1) Destroy bacteria and direct other cells of the process
2) Start to clean up mess by removing dying cells
3) Pave the way for healing process
Main WBC involved in inflammation
Neutrophils followed by lymphocytes
WBC squeeze through a junction between endothelial cell
How do corticosteroids work?
Block action of phospholipase and stops the progression of inflammation
2 kinds of corticosteriods
Synthethic corticosteroids naturally are called..
Where are glucocorticoids released from?
How do glucocorticoids work?
Deposit glycogen in liver
Increase blood glucose levels
Have little or no effect of inflammation, associated with water and electrolyte balance
3 types of corticosteroids
Last less than 12 hours, hydrocortisone which is cortisone until it goes through biotransformation twice
Short acting corticosteroid
Lasts between 12 and 36 hours, Prednisone and Prednisolone.
Intermediate acting corticosteroid
Lasts longer than 48 hours, Dexamethasone. Called "methasones"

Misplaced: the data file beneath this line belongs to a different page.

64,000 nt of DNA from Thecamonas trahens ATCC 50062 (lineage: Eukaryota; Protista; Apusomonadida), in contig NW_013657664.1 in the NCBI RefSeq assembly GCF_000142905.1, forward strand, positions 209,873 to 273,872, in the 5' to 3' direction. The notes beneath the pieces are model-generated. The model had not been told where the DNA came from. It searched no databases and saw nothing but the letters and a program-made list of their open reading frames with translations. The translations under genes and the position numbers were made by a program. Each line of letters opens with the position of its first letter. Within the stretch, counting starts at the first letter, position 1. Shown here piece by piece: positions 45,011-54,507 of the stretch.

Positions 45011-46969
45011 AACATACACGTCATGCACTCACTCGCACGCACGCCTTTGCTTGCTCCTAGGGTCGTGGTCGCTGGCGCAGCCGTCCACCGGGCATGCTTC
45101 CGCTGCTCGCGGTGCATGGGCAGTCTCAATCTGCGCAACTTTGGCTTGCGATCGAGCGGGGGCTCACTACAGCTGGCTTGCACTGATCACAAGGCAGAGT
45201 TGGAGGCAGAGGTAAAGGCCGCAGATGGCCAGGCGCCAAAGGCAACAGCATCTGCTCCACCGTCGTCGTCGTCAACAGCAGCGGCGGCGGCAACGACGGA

Long acting corticosteroids
3 liquid forms of corticosteroids
Combined with salt to make soluble in water
EX: Sodium phosphate and sodium succinate
No sallt and no additives
Suspended in diluent. Crystals suspension dissolve over several days and release small amounts of glucocorticoid each day and provide prolonged duration
Reduce capillary permeability
Catabolic effect on proteins
Causes stress triad
How do corticosteroids reduce inflammation?
By blocking conversion of arachidonic acid to eicosanoids
How do corticosteroids reduce capillary permeability?
By reducing production of cell factors that cause increased vascular permeability of the capillaries and so help maintain integrity of the capillaries and reduce some of the mechanisms of swelling in injured tissues